The last issue r78 $1 banknotes [UNC] are currently selling for between $4 – $6.
Postage costs vary from $2 [Regular] – $10 [Registered mail].
Recently there has been an increase in postage costs for buyers. Some sellers will explain that it's due to an Australia Post increase in charges, yet some still only charge $6, unlike a large seller who has just put his price up to $10. Personally, I don't care if he charges $25, it's up to me to do the math and determine if it all adds up.
Before purchasing you must check your TOTAL cost.
A $5 banknote purchase with a postal cost of $6 means you have just paid $11 for a note with a CV of $7.
Don't be lured into a rash purchase because of "Free Postage".
This r78 banknote sale is a great example of this. I was amazed at the sale price. This trick worked a few more times before buyers became aware that their REAL cost in purchasing an $7 banknote was twice its value.
I have used the r78 notes as an example because they are the cheapest UNC banknotes to purchase, and if you then pay $10 for postage, even for a run of 10, you unit cost has just gone from $5 to $6. Are you buying banknotes as an long term investment or to resell when there is a small increase in value? If you intend to resell through the internet then the postage is recoverable and does really not need to be considered. Of course, if you are buying a banknote of higher value, then the importance of the postage costs diminishes.
Most sellers will combine postage for multiple purchases. Of course, they need to have the notes you are looking for, but it is something to keep in mind. Don't forget to read the fine print – some sellers only combine for purchases made on the same day.
The Holy Grail of eBay. This is meant to "help the millions of buyers and sellers in the Community build trust". For each transaction, buyers and sellers can rate each other by leaving Feedback. Each Feedback consists of a positive, negative, or neutral rating, and a short comment. The Feedback Forum at eBay gives a rundown on the subject.
A sellers rating is no guarantee of a perfect transaction. I have purchased banknotes from a "Top-rated seller" which did not come close to their advertised grading. The situation was resolved, but, a sellers rating should not be a major consideration in your assessment of a purchase.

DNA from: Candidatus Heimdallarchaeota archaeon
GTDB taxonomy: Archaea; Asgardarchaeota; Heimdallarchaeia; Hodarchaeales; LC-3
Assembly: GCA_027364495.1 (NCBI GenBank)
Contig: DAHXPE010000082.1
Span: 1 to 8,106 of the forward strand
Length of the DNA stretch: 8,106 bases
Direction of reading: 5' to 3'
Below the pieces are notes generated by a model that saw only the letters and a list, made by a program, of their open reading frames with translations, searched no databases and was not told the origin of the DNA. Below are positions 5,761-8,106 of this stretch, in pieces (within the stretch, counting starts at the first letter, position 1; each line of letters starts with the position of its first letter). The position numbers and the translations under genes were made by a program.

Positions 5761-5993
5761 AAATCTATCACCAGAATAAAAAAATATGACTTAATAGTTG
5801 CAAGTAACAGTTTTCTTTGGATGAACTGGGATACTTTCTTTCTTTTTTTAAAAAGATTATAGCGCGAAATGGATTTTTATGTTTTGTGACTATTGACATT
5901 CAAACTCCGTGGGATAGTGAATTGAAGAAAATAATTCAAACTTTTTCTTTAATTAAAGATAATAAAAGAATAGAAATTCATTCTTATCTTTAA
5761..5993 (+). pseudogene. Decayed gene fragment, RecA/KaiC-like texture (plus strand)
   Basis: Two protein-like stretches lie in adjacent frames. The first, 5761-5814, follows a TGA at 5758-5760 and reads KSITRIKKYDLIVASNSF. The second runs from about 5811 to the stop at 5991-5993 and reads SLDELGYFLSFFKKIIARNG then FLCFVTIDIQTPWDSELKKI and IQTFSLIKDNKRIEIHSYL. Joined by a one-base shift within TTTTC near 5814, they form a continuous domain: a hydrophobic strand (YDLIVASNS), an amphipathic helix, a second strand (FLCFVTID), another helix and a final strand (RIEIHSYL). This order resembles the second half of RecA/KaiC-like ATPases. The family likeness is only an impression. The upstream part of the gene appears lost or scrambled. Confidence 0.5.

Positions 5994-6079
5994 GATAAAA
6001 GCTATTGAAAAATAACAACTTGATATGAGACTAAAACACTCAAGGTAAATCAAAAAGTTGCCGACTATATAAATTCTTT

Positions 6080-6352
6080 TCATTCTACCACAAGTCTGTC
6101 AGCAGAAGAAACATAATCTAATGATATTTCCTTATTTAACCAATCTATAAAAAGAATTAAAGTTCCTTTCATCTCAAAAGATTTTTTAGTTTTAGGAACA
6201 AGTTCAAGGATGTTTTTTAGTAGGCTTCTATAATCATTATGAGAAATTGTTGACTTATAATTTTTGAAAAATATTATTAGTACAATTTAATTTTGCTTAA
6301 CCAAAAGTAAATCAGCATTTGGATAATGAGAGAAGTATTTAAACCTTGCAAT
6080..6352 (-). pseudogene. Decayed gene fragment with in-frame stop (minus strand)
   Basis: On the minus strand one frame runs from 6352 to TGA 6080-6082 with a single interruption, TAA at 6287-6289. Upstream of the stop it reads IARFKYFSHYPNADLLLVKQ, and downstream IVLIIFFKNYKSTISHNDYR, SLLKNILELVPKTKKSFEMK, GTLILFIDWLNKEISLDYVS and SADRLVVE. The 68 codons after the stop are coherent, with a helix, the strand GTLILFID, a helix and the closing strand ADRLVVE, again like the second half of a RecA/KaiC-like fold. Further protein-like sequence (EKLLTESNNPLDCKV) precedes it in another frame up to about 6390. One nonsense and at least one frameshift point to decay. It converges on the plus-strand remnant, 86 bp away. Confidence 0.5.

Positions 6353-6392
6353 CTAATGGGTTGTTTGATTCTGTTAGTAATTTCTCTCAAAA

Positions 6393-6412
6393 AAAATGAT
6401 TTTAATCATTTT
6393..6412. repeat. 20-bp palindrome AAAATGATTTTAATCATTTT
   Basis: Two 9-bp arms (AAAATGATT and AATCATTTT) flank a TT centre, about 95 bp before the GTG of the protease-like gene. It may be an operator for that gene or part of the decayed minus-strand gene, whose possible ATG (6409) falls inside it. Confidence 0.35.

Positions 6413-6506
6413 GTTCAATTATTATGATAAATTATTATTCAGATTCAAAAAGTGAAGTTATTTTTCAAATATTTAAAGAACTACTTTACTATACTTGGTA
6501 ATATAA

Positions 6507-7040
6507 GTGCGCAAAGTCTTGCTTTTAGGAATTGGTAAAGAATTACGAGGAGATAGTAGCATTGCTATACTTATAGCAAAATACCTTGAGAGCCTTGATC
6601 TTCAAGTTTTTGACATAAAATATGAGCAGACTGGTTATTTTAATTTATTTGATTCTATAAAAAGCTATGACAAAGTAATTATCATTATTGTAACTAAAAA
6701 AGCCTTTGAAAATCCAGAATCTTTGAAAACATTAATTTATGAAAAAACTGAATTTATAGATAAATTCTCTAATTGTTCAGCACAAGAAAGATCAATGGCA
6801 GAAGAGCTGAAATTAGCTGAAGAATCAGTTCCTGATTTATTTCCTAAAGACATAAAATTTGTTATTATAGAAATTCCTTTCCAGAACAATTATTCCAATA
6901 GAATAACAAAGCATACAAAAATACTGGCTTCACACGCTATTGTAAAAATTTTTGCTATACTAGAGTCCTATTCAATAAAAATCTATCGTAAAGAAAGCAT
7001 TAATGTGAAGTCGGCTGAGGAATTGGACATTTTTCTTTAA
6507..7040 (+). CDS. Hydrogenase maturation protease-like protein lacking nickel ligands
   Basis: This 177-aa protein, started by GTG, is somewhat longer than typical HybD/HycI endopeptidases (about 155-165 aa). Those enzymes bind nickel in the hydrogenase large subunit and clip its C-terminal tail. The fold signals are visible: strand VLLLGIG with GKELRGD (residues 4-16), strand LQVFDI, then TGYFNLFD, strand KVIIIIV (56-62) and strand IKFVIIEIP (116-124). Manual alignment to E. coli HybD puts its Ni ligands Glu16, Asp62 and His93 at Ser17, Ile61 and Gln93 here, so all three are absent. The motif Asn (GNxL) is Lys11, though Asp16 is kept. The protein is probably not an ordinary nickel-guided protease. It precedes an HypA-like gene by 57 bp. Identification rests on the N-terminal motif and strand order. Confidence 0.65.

Positive FEEDBACK is appreciated and will be reciprocated.
You will come across this very often. It means the seller will not leave feedback to you, as a buyer, until you leave your feedback for them. I am surprised that even some ANDA members take this approach. [Shame...shame...shame]
I have never left feedback for a seller before I have received mine.
Why – because I bid, I win, I pay...my obligation is complete.
Feedback should be left from the seller for the buyer straight away.
Only sellers who think they might receive negative feedback because notes are not as described insist on buyer feedback first. They will present various reasons for their actions, but they are only feeble excuses. That is the reason I have a feedback total of only 250 instead of over 600.
Use the sellers Feedback only as a guide. If the feedback is only 85% then you may have concern, but you will find that most sellers have a feedback percentage of 97.5 or better.
You should pay for all your purchases with PayPal.
No ifs, buts or maybes.
The buyer incurs no charges and is offered a safety mechanism.
PayPal Buyer Protection can help recover your money if your item doesn't reach you or if your item is significantly different [read incorrect grading] to the seller's description.
Other dubious information offered by sellers
Grading: You will come across all sorts of grading terms.
GEM UNC is my favourite. It's like saying the "most unique".
Either a banknote is UNC or it is not – there are NO degrees of UNC.
Rare: Or even "Very Rare" ... It's highly unlikely.
Also included in this category is "becoming hard to find".
Error: Not much I can say here, but some notes described as "errors" are stretching credibility to a new level. If your interest lies in this field you will have to assess the note as to its potential as a genuine error note.